- Be really well supported, with pillows/cushions etc around you in your chair, and under the newborn baby if on your lap. This way you can rest your shoulders and relax completely.
- Get a good latch! The secret to comfortable, effective feeding! See the videos below or ask your lactation expert to help here.
- Visualise your supply coming in! When baby latches, take a slow relaxation breath, close your eyes and 'see' and 'feel' your milk coming into the milk ducts. This can really helps to hasten the let-down and satisfy your hungry baby!
- Drink lots of water! And when you sit down to feed, make sure you have water with you because you will feel thirsty, and you are producing lots of milk!
- Have the phone with you, just in case it rings: if the phone rings and you can't reach it, it is hard to stay relaxed!! BUT, try not to make calls as your baby feeds; use the time to connect and engage with your baby!
- Wash with water only and not soap on your nipples/breasts; this helps prevent drying out and cracking nipples!
How to breastfeed: getting a good attachment
This 4 minute video on breastfeeding is from the Australian Raising Children Network. It has tips for good attachment to help you get your baby feeding well. The video includes an animated diagram, a mum’s point of view and step-by-step instructions. It helps new mums see what good attachment looks and feels like and understand how babies feed. See more at raisingchildren.net.au
5. Why Breastfeed? Is it really worth the effort?
Some wise words from Cochrane Australia
"A recent landmark Lancet Series on Breastfeeding concluded that ‘breastmilk makes the world healthier, smarter, and more equal’. While few would disagree with this assessment or the evidence that underpins it, consensus about how to support and achieve a significant increase in breastfeeding around the world is harder to come by. Despite breastfeeding being a recognised global health priority, only around 37 per cent of babies under six months are exclusively breastfed worldwide. Rates in many countries, especially high-income nations, are much lower than this... Here in Australia, Department of Health figures suggest around 39 per cent of babies are exclusively breastfed to around three months; and about 15 per cent are exclusively breastfed to six months."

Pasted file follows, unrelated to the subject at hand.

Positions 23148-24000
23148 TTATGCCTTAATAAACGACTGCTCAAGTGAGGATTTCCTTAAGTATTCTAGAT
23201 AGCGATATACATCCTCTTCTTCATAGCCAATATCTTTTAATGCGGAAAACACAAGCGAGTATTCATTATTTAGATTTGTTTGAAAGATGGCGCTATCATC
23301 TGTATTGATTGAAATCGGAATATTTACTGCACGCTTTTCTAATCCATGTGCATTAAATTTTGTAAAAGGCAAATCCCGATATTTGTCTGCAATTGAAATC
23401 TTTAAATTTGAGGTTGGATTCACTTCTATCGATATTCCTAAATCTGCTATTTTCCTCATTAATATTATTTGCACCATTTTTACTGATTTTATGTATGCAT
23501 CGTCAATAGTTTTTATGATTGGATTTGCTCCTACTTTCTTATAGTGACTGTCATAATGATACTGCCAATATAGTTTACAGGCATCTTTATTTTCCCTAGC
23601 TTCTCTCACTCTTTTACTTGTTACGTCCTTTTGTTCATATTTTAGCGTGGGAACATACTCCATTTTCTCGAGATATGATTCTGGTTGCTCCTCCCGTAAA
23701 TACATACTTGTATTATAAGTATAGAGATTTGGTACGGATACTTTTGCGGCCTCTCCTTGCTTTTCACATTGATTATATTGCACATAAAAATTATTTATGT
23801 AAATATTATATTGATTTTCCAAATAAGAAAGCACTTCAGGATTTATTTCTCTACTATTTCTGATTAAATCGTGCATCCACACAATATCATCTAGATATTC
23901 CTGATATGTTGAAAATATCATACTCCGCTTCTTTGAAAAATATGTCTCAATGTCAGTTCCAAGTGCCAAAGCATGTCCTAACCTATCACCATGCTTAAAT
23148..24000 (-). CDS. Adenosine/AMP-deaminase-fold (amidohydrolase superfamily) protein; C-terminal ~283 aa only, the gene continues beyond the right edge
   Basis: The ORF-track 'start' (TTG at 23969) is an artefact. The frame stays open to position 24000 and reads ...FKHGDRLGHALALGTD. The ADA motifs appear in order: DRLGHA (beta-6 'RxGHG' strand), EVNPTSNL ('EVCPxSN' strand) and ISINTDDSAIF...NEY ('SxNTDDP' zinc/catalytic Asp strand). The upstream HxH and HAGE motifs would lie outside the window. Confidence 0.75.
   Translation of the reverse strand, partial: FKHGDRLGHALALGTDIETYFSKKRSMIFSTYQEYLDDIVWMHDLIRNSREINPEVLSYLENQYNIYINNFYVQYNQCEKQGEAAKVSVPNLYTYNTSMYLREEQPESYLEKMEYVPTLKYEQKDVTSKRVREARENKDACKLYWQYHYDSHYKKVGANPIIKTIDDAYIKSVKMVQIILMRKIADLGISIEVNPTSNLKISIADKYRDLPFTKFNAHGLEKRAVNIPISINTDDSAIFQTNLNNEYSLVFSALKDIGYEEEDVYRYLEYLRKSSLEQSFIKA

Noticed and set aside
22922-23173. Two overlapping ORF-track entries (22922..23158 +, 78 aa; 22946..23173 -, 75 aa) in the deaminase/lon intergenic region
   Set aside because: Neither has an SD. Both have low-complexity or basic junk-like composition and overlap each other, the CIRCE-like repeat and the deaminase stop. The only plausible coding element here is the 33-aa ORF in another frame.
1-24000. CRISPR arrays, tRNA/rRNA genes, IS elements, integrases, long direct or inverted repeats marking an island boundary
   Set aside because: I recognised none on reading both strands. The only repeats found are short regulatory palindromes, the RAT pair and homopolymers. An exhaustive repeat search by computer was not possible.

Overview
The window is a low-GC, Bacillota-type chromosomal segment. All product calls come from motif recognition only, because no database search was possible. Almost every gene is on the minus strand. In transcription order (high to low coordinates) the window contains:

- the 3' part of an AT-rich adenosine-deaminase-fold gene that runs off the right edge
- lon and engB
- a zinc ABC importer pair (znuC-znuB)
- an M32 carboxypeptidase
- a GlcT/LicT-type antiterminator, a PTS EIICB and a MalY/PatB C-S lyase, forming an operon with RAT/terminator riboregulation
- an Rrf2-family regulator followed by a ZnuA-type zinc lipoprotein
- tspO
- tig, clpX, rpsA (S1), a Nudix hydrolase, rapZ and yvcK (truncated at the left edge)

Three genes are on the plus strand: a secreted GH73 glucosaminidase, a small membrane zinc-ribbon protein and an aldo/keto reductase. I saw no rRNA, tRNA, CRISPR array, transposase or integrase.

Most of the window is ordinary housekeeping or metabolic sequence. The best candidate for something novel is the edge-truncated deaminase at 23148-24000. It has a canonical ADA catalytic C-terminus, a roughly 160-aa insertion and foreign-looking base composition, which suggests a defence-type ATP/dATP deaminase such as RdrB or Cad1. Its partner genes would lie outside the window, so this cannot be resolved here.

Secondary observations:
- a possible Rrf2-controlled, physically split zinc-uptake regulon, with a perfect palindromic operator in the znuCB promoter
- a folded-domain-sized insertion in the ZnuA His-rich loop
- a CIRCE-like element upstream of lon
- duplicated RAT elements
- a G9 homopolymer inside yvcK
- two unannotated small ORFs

Why are so few babies exclusively breast-fed? Why should we change this? How can we change this? This collection of articles explores all the above.
An extract from "The Politics of Breastfeeding" by Gabrielle Palmer
"If a multinational company developed a product that was a nutritionally balanced and delicious food, a wonder drug that both prevented and treated disease, cost almost nothing to produce and could be delivered in quantities controlled by the consumers' needs, the very announcement of their find would send their shares rocketing to the top of the stock market. The scientists who developed the product would win prizes and the wealth and influence of everyone involved would increase dramatically. Women have been producing such a miraculous substance, breastmilk, since the beginning of human existence."
Breastfeeding in the 21st Century
Summary: Our meta-analyses indicate protection against child infections and malocclusion, increases in intelligence, and probable reductions in overweight and diabetes....For nursing women, breastfeeding gave protection against breast cancer and it improved birth spacing, and it might also protect against ovarian cancer and type 2 diabetes. The scaling up of breastfeeding to a near universal level could prevent 823 000 annual deaths in children younger than 5 years and 20 000 annual deaths from breast cancer. Recent epidemiological and biological findings from during the past decade expand on the known benefits of breastfeeding for women and children, whether they are rich or poor.